Into his house past the cement pot.
He then told me that his Dad was building a new house. Could he show me? Of course. We went through the village and I saw where he lived. His hut was of rough mud bricks with a thatched roof. The space between the two was filled with old clothes and fabric. We went through the fabric door into their entire house, a room smaller that my son's bedroom. In there was a double bed with a mattress made of, what? Straw? Dried grass? I am not sure but it was hard and lumpy. The mat on the floor next to the bed was where Aloyse slept with his brothers and sister and probably the two small goats that were in there too. There was one chest of drawers. That's it. I don't know where they cooked. No bathroom. No toys.

Their new house being built after a long time saving and some good harvests, is about the size of our lounge.

This is about the sum total of Aloyse's current house
With the village elder.

We left after the village elder greeted us thanking me for helping Aloyse and praying for my family. I was honoured and humbled to be spoken to with so much respect, to be elevated to a status of benefactor. How do you deal with that change in role? How do you deal with the material differences? How do you go back to "normal life" knowing that normality is so relative? I am going back to a house which has spare rooms and a garden with so much space we can play at growing crops and still have space for the children to play. We have so much and he has crops his family depend and rely on and 4 goats meaning that his family are better off than some. And yet in many ways his community is so much richer than many families in Britain. The children have so many adults who care for them, love them, spend time with them, keep them company, involve them. They aren't sat in front of a t.v. for hours and ignored; they aren't treated as an inconvenience or bought off with material possessions disguising the lack of attention and priority. They may own little, but I bet they don't spend evenings or even days feeling alone, bored, unwanted. Richness comes in more ways than money can buy.

"Do  not store up riches for yourself where moth and rust destroy and theives break in and steal. Instead store up riches in heaven... for where your treasure is, there your heart will be also."

If you ever see my heart moving let me know.

Wednesday, 10 April 2013

Ambassador Trip Day Two

“Okay,” you are saying, “but what happened to Day One?”

I was far too tired to write anything, that's what happened. I arrived safely in Dakar on Sunday, as I said, and yesterday we visited with World Vision Senegal Head Office in Dakar, an easy five minute walk from where we are staying. We were invited to join with the staff for their weekly devotions and then informed about the work of WV Senegal: how it is organised, what projects they are running, and so on. It was fascinating and you could see us all gradually starting to realise the difference child sponsorship makes. We were all buzzing with excitement at the end of the various talks and eager to get started. After a quick site-seeing trip around Dakar, followed by lunch, we began the long and hot trip south to nearer the Area Development Project (ADP) where most of us sponsor our children. I must confess that I slept most of the way having not slept much the night before!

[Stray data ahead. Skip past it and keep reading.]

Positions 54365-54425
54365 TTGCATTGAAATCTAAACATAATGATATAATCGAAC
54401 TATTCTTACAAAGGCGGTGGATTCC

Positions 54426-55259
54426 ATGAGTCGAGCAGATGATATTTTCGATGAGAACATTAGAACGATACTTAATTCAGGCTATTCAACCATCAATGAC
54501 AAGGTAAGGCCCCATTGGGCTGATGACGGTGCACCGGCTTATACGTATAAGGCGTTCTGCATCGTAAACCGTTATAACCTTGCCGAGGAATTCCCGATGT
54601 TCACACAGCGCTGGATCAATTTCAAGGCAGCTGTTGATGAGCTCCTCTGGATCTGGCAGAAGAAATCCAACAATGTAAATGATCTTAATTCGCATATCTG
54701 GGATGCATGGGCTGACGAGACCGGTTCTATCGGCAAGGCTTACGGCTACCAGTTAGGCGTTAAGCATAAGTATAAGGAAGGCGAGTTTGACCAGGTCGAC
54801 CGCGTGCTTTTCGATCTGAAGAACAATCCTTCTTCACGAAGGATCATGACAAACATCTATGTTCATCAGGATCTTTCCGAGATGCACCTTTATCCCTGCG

We arrived up a bumpy track to the most amazing hotel – more like a resort. We each have separate rooms arranged to look like an African compound complete with thatched roof. There is a swimming pool and access to a beach. I must admit that my first thought was, “Oh my goodness, this is totally out of my budget. I need to stay somewhere else,” until I was informed that as a WV group they have slashed our rates. Phew. Check out the web site for the Saly Princess

Today we began the visit in earnest and I think we have all returned to the hotel emotionally on a high and physically exhausted. We left at 7.30 this morning for an hour's drive to the ADP where we were met by every dignitary in the area I think, including the village chief, Regional Council President and the MP. They all joined in a discussion with us explaining how they all work together with World Vision setting targets and implementing them. We were all particularly impressed with the sophistication of the area report produced by the council showing their development targets for the next year. The village chief explained how WV had made an impact on his village (“I like World Vision because when they say they will do something they always do. We can rely on them and we trust them.”) and the local Head Teacher who explained that as the school now has a roof and refurbished rooms he has a much greater pupil number of pupils staying on at school.